Len Sipes: Right.

Jonathan Fox: That plays a big part of, you know, using the drug.

Len Sipes: Well, but, you know, people, we were talking about in, in the green room before coming out here today, there are people want to get high, they’re going to get high and synthetic drugs are right down the street and they know who’s selling them. They’re reasonably priced and they’re hard to pick up by my agency in terms of the drug test. And so we start doing more drug testing, which we plan on doing. I mean, so, to a lot of people who want to get high, their point is ‘why not?’

Jonathan Fox: Mm …

Len Sipes: Either one?

Jonathan Fox: Main thing …

Len Sipes: Go ahead.

Derek Nixon: No, go ahead, go ahead, go ahead.

Jonathan Fox: No, I was saying like the, you know, the main thing the gentlemen with the CSOSA agency is that, you know, they’re doing testing. And they’re testing for, you know, mostly hard drugs. And they’re using this as a substitute now, knowing that, you know, it damages them worse than the actual hard drug, marijuana.

Len Sipes: But if that’s the word on the street, is the word on the street that synthetic drugs actually do damage? Or is that just the price of getting high? I’m …

Derek Nixon: It’s on … the word is on the street that, you know, it has certain side effects but, like he just mentioned, it’s just basically a substance … cause we all … we all on urines for hard drugs and there’s … this doesn’t show up. So that’s like why not do it? You know?

Len Sipes: Well, that’s what I hear.

Len Sipes: That’s what I hear from you guys and talking in the green room, and other people before coming on and doing the program today. But I, you know, we talked about the first segment of what happened back in the 1960s and 1970s with marijuana. Bureaucrats like me got up and said, “It’s dangerous.” Nobody believed us and nobody cared. So my fear is, is that we’re going to … some twelve-year-old little girl is sitting there today, watching the three of us right now, whether it’s in Washington D.C. or somewhere throughout the country, or somewhere throughout the world. Because this program’s going to be on the Internet for years to come. And she’s going to say, “Well, I know where I can get some of this,” and why not do it? What do we say to her?

Jonathan Fox: You’ve got to look at the effects that it’s taking. It’s killing the brain cells. It’s making you slower reactions, you know. And it’s just not … it’s not like marijuana. It’s worse than marijuana, actually. You know, because of the chemicals and the stuff that they’re making it with.

Len Sipes: On the street right now, we were talking before about the fact that currently in the District of Columbia, people are seeing the posters at the bus stops, they’re seeing the posters on the buses themselves. They’re seeing it out in the community, talking about K2, Zombie, and talking about it being dangerous. Does that have an impact?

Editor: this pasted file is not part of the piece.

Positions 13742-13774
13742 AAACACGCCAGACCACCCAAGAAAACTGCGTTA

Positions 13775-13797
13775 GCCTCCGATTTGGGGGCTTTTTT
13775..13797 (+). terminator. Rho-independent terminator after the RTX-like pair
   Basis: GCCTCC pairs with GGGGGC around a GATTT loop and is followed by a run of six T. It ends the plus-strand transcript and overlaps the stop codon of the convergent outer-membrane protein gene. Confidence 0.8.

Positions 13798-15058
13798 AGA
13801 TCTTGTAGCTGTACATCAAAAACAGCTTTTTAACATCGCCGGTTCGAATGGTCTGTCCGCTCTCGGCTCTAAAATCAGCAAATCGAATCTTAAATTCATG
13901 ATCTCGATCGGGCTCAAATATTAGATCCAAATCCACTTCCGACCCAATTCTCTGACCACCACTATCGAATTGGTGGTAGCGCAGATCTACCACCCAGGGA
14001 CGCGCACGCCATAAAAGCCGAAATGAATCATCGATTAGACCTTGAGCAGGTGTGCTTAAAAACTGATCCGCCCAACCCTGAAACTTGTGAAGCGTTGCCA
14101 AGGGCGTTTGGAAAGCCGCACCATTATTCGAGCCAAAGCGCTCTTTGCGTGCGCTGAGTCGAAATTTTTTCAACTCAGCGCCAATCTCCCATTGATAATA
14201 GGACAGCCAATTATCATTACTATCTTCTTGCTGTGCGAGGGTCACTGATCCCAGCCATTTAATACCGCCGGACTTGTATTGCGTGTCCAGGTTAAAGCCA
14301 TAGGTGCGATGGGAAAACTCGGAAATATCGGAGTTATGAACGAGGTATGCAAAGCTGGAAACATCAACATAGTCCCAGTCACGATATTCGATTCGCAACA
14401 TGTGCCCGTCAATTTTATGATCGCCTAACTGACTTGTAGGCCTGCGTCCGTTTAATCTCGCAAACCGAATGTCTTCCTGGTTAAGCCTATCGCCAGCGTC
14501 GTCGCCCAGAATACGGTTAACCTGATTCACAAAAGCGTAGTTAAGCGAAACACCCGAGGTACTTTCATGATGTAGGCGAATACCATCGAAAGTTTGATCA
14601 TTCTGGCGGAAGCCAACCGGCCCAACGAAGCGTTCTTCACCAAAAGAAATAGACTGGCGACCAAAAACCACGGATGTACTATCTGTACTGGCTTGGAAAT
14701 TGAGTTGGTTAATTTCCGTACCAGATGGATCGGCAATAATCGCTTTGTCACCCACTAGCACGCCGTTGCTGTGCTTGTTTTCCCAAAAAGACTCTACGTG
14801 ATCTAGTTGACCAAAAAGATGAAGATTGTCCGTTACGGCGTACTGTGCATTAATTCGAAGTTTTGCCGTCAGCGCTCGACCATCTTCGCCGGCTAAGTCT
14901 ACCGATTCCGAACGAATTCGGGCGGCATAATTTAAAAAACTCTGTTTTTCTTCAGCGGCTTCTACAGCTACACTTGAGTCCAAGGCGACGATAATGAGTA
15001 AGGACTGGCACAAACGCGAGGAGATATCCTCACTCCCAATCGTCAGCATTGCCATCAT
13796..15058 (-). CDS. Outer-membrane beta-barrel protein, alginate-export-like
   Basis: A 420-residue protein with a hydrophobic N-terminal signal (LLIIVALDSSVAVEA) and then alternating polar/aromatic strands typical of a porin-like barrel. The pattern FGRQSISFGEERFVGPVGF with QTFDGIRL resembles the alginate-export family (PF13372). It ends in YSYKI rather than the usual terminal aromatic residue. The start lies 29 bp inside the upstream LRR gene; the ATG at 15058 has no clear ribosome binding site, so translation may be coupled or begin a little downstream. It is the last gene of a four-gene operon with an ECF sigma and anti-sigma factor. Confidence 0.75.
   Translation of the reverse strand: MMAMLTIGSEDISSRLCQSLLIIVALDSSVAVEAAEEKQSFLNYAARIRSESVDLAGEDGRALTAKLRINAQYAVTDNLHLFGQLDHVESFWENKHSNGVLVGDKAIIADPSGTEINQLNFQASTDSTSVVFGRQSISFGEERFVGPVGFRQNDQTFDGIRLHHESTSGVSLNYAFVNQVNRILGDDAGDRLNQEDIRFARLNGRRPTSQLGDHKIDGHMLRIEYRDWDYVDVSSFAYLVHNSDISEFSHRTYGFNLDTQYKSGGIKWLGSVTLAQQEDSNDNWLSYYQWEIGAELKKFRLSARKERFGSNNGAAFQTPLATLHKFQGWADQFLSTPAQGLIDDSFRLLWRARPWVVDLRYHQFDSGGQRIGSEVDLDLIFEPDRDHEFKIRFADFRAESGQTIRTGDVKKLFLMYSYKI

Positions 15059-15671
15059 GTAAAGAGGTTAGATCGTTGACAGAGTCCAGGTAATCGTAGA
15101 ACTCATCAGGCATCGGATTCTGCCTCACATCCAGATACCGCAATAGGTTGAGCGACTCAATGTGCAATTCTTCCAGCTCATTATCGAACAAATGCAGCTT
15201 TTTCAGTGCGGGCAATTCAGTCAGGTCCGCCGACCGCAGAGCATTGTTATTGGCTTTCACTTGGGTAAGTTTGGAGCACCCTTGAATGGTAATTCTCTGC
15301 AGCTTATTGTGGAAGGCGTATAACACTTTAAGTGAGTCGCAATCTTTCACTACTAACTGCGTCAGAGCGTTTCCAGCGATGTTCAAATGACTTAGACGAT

Derek Nixon: It does, it does. But it does have an impact. Well, if someone wants to get high on K2, they’re going to do it. You know?

Len Sipes: Right.

Derek Nixon: So basically it’s like … you want to get the word out there, the word is out there on the bus stops, metro and all that. But if someone will do K2, they’re going to do it.

Len Sipes: Right.

Derek Nixon: It’s just plain and simple.

Len Sipes: And that’s just about with any drug.

Derek Nixon: With any drug, right.

Len Sipes: And see, that’s the thing, it’s scaring me because these packages look kid-friendly, and I’ve got that twelve-year-old girl, I saw the segment the other day where a young teenage girl, twelve or thirteen years old, she is now paralysed for the rest of her life. She’s in a wheelchair for the rest of her life because of synthetic drugs. I mean, this stuff is real. This issue is real. It’s a real problem for real people, but I’m not quite sure we’re convincing people that it’s a real problem.

Jonathan Fox: I’m just starting to see the campaign has gone more harder than what they were, you know, and I believe they should have to, you know, really show an example, you know, just by, you know, giving the posters, saying to these youth out there in the streets that, you know, don’t do K2, it turns you to Zombie, I don’t … me personally, I don’t think that’s going to reach. I mean, that’s good to get the message out there, but I think we should have more damaging evidence towards that, you know.

Len Sipes: Okay.

Jonathan Fox: And show them, just like you said, you know, you’ve seen this twelve-year-old girl paralysed from the effects of synthetic drugs.

Len Sipes: Right.

Jonathan Fox: I mean, I think these youth should see the effects of this, see her, you know, say … and let her, you know, let her, you know, tell her story, if she can speak.

Len Sipes: But, you know, throughout the last couple of decades, drug use has gone down and gone down considerably. So somebody is making a decision. I mean, the criminal justice system, we can’t force people to not to do drugs. I mean, somewhere along the line, this is people making up their own minds not to do drugs for that … to have that level of drop over the course of the last two decades. So it has gone down, so there’s obviously a point where people are saying, “This not in my best interests to do heroin or do cocaine or do whatever,” but when it comes to K2, you don’t know what it is you’re doing. At least with cocaine, at least with heroin, at least with the other … marijuana, you have some sense as to what you’re getting into. With K2, with Spice, with synthetic drugs, you have no idea what you’re putting in your body.